Digital tools have given archivists greater control over such factors as dirt, scratches, shrinkage, color grading, and even the replacement of damaged or missing areas by culling information from other, more intact areas of the print. Digital restorations are currently considerably more expensive than photochemical ones. They also carry the danger of overzealously removing such perceived imperfections as grain, flicker, and jitter to produce a sterile, excessively smooth, and inauthentic result.
These problems highlight an essential principle of film restoration: it is not simply a matter of replicating a universally agreed-upon original version of the film. The differences in the tools, materials, and conditions by which the restored version is produced and presented make such purity impossible. This was true of film-to-film restorations (such as those involving movies originally filmed on nitrate stock and/or projected on arc-lamp projectors), and it is even more true of film-to-digital ones. Film restoration necessarily involves a negotiation between the original source and the current technology, and, accordingly, it requires a high degree of informed but inevitably interpretative judgment on the part of the restorationist.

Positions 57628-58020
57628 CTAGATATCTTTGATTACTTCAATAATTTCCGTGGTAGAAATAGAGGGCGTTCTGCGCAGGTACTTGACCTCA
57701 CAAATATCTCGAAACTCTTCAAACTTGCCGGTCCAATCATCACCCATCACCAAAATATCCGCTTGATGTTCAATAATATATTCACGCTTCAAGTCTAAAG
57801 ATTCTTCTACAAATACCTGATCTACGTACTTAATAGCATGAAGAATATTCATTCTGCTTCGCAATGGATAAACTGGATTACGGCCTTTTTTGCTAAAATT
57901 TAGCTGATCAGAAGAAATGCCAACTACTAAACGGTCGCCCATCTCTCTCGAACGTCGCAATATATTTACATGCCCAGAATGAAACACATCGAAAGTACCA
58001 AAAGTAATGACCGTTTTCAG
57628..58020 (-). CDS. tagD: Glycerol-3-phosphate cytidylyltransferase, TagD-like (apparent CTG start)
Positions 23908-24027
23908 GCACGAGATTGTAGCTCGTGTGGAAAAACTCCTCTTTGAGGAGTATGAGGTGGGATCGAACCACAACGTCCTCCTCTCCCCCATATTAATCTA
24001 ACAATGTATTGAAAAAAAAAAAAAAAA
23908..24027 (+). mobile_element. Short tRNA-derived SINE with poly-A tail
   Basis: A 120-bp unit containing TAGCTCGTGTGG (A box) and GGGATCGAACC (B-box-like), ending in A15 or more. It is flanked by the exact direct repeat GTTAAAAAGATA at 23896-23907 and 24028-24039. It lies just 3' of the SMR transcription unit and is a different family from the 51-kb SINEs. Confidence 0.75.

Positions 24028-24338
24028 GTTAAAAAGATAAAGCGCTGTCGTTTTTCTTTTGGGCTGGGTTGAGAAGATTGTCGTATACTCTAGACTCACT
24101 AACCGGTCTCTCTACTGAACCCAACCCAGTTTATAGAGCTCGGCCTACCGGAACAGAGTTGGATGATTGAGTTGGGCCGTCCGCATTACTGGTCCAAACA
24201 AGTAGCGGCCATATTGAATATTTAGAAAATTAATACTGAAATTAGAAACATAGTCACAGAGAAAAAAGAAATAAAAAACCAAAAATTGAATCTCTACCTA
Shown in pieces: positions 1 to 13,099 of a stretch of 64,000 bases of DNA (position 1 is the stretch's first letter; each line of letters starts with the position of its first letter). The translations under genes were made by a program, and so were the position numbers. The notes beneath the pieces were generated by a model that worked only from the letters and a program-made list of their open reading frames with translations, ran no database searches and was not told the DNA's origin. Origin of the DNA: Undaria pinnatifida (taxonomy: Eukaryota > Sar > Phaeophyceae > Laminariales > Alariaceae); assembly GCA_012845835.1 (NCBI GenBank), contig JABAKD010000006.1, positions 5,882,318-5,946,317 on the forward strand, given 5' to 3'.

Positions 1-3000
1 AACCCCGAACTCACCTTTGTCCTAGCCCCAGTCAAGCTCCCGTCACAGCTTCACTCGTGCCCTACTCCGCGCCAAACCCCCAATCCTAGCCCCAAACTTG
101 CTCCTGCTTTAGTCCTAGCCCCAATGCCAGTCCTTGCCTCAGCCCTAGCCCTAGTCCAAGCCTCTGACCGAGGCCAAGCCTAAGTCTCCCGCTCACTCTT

Reflecting the increasing dominance of digital tools and processes in film restoration, all the films in this series are presented in digital formats. We want to emphasize, however, that important achievements in photochemical film restoration and preservation continue to be made, as demonstrated in the latest edition of the UCLA Festival of Preservation, which will be presented here in October.
— Martin Rubin, Associate Director of Programming
Special thanks to Bret Berg, American Genre Film Archive; David Marriott and Ei Toshinari, Arbelos Films; Tim Lanza, Cohen Film Collection; Clemence Taillandier and Maxwell Wolkin, Film Movement; Brian Belovarac, Janus Films; Jonathan Hertzberg, Kino Lorber; Dennis Doros and Amy Heller, Milestone Film & Video; Andrea Benveniste, 20th Century Fox; Ben Model, Undercrank Productions; Dennis Chong, Universal Pictures.